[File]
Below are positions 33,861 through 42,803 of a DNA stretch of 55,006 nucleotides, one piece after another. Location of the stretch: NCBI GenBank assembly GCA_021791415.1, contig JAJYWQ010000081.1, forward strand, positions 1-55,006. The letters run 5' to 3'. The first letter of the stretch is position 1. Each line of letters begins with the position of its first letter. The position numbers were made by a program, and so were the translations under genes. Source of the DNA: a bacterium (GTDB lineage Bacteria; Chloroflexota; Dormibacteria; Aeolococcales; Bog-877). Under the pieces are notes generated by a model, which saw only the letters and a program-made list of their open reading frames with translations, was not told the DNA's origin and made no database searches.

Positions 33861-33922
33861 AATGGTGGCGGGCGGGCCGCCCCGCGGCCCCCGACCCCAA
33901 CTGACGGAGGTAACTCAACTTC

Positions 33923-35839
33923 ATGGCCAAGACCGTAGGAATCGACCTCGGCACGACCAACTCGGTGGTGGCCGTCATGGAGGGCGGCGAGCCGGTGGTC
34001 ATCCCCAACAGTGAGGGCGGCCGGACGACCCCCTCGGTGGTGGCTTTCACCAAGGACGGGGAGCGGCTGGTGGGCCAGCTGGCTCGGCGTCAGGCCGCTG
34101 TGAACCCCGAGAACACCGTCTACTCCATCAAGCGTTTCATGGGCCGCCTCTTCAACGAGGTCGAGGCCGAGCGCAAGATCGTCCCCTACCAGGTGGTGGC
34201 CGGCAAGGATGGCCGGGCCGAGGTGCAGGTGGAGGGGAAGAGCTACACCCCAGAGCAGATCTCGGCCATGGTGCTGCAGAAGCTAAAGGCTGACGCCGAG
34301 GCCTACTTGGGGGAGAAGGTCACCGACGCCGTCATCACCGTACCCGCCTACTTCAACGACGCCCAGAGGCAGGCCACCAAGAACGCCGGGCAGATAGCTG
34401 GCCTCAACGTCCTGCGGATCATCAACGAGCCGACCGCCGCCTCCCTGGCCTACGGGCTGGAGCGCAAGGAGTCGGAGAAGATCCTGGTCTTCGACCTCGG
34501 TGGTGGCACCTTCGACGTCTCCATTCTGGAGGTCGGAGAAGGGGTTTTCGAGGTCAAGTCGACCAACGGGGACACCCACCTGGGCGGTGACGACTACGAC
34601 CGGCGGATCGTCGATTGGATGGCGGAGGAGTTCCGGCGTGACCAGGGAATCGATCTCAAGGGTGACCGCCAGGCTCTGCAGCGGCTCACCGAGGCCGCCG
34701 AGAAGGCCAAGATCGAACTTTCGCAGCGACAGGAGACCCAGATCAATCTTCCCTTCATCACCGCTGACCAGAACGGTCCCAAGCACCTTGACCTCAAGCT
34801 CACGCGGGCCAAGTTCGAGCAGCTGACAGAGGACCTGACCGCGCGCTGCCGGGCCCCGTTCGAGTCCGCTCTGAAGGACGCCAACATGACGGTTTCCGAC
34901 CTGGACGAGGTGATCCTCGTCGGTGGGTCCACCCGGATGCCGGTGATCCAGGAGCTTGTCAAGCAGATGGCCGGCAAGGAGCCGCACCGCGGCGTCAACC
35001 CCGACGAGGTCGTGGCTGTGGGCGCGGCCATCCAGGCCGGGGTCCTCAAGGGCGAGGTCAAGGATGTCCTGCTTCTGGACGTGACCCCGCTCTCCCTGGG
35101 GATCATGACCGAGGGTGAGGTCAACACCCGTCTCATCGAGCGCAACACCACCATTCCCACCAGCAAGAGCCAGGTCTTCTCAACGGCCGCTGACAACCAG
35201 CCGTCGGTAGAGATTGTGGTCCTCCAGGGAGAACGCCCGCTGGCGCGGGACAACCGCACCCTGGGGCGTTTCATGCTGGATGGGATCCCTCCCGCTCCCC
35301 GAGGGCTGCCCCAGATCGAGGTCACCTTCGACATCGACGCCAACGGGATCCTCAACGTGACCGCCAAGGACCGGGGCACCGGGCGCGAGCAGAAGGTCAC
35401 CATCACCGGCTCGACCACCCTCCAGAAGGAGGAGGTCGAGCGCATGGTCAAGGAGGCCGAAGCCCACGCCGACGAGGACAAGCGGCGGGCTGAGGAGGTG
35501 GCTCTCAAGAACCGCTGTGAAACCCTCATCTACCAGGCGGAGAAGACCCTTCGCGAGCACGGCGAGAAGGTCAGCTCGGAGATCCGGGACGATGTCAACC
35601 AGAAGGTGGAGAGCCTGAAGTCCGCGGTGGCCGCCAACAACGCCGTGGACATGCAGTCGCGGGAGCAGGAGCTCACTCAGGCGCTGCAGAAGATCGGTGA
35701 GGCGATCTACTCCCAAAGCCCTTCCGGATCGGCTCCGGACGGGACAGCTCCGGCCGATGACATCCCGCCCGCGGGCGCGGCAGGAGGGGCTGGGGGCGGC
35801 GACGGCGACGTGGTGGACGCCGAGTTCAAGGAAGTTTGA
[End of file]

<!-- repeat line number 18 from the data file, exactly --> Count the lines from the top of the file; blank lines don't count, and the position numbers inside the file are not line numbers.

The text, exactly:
35101 GATCATGACCGAGGGTGAGGTCAACACCCGTCTCATCGAGCGCAACACCACCATTCCCACCAGCAAGAGCCAGGTCTTCTCAACGGCCGCTGACAACCAG